Kevin J. Anderson has more than 140 published books, 56 of which have been national or international bestsellers. He has written numerous novels in the Star Wars, X-Files, and Dune universes, as well as steampunk fantasy novels Clockwork Angels and Clockwork Lives, written with legendary rock drummer Neil Peart, based on the concept album by the band Rush. His original works include the Saga of Seven Suns series, the Terra Incognita fantasy trilogy, the Saga of Shadows trilogy, and his humorous horror series featuring Dan Shamble, Zombie PI. He has edited numerous anthologies, written comics and games, and penned the lyrics to two rock CDs. Anderson and his wife Rebecca Moesta are the publishers of WordFire Press.
i write. i make up stuff. i adventure hard, so you don’t have to.
I just did a Hitchcock-style SF thriller for the Kindle Worlds program, an adventure in the universe of Marcus Sakey’s “Abnorm Chronicles,” which begins with the novel BRILLIANCE. Amazon is launching their Kindle Worlds program and they commissioned me to play in Sakey’s sandbox. This is a tangential story to the novel, another adventure with superior-intellect mutations in the human race; you can probably read it without knowing the original novel.
TWIST. A serial killer is murdering Brilliants in Denver…and Agent Nick Cooper believes the killer may also be a Brilliant. The only witness is disabled vet Adam Lee—wounded in a Special Forces mission to Cuba to destroy Fidel Castro’s secret Brilliant academy. Though wheelchair-bound and trapped in his seventh-story apartment, Adam Lee has a special skill, his ability as a Brilliant, that allows him to use hints and reflections to see around corners and through the smallest cracks. If he pushes his ability, he may be able to identify the murderer…but that also makes him a target. $3.99, only available in Kindle version (since it’s for the Kindle Worlds program).
Shadows were opportunities. Places to hide, secret routes for movement, chances for a hunt.
The streets were full of shadows.
The streets were full of opportunities.
Winding down after rush hour, traffic was sporadic around Denver’s Capitol hill. The sun had long since set, though the chill of night was just cutting its way through the air. Bright streetlights and buildings huddled together in an island of illumination, ceding the territory around alleys and side streets to the darkness.
A form flitted between pools of light. Shadow to shadow. Taking advantage of the opportunity.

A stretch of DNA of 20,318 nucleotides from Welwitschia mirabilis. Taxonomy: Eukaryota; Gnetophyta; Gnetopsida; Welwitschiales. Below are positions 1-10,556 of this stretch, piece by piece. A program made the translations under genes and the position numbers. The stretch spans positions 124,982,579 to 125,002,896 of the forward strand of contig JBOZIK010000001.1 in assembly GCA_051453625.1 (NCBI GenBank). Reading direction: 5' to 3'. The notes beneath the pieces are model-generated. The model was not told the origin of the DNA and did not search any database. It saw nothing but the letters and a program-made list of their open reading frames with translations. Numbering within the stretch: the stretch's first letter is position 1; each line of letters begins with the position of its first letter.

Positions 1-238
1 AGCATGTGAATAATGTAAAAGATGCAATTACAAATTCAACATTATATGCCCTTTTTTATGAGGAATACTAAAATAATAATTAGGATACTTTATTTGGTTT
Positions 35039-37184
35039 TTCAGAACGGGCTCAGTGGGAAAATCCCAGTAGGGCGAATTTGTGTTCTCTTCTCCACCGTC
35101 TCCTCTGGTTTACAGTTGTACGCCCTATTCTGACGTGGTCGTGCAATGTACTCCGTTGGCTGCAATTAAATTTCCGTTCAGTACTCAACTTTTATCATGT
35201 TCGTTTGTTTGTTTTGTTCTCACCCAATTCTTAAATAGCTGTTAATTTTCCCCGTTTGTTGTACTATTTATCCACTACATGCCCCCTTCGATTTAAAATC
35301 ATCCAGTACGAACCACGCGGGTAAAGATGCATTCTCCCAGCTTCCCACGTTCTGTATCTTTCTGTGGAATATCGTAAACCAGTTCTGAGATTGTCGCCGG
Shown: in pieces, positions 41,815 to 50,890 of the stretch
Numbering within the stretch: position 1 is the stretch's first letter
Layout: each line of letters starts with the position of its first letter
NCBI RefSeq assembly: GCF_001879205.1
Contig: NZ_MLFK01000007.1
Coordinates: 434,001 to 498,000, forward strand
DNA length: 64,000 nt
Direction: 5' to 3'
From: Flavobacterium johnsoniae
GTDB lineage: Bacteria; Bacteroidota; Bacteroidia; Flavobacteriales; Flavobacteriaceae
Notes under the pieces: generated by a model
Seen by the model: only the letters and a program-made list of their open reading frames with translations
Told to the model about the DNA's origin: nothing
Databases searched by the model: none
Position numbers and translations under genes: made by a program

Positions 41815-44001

On the edge of the neighborhood, apartment buildings thinned out to make way for ramshackle old homes that didn’t seem to know about Denver’s much talked-about facelift.
The form stopped, wavering in the darkness in front of a particular rundown house. Flaking paint barely covered the sun-bleached walls. The battered windows were covered with sagging screens.
Not a very impressive home for a supposedly superior Brilliant, someone who’d had a lifetime of undeserved advantages.
Inside, a man wandered around the living room, casting a shadow of his own against thin interior curtains. Decisions. Opportunities.
Stepping across half-dead grass of an untended lawn, the form climbed the porch steps, alert for the creak of wood, sticking to the shadows. But the porch light was too harsh, posing a problem.
A risk, but necessary—the form unscrewed the entryway bulb, ignoring the burn of hot glass on gloved fingertips, and welcome shadows descended like a stage curtain at the end of a play. Porch and door vanished into darkness, creating more opportunities.
Time to move on to the next step.
Throwing a rock onto the warped wood of the porch, the form melted into the deeper shadow between door and window, becoming a part of the grays and tans of the home’s faded paint. The rock bounced and clacked, just loud enough.
The interior curtain twitched aside. A man stared out of the living room, blinded by his own lights, scowling out at the mysterious noise but seeing nothing. Worthless Twist! His face turned, saw that the porch light was out. His lips moved, but the dingy glass pane muffled his curse. The curtain fell back into place. Footsteps moved toward the door.
Coiled and tense in the shadows on the porch, gripping the weapon . . . waiting. A smile.
The front door swung inward with a creak, and the man peered out, annoyed but not afraid. Big mistake. He reached up to check the light bulb in the entryway.
Spinning away from the wall, the form detached from the background as if being born from a womb of shadows. Each step of the attack perfectly planned, like a blueprint of assassination.
In the doorway, the victim was surrounded by a halo of dim light, blinded. Noticing the movement, he grunted in surprise. “Who the hell are you?” Instinct made him draw back into the doorway.
No hesitation, one chance, leverage the opportunity. The form darted forward, tracked the victim’s movement, compensated, and threw a right jab. It was all so fast, carefully coordinated, the victim wouldn’t have a chance.
But the Twist seemed to know the punch was coming and dodged out of the strike zone with astonishing speed.
Unnatural. Yes, another freak.
Another reactive right jab, harder this time, but the victim raised his hands, pivoted to the side, and grabbed the attacker by elbow and shoulder, tried to throw the assailant into the entryway. The scuffle was fast, silent, desperate. Reassess the attack plan, adjust alternatives. The angle and momentum of the move would put the victim in control—and slam the attacker’s head into the wall as a bonus.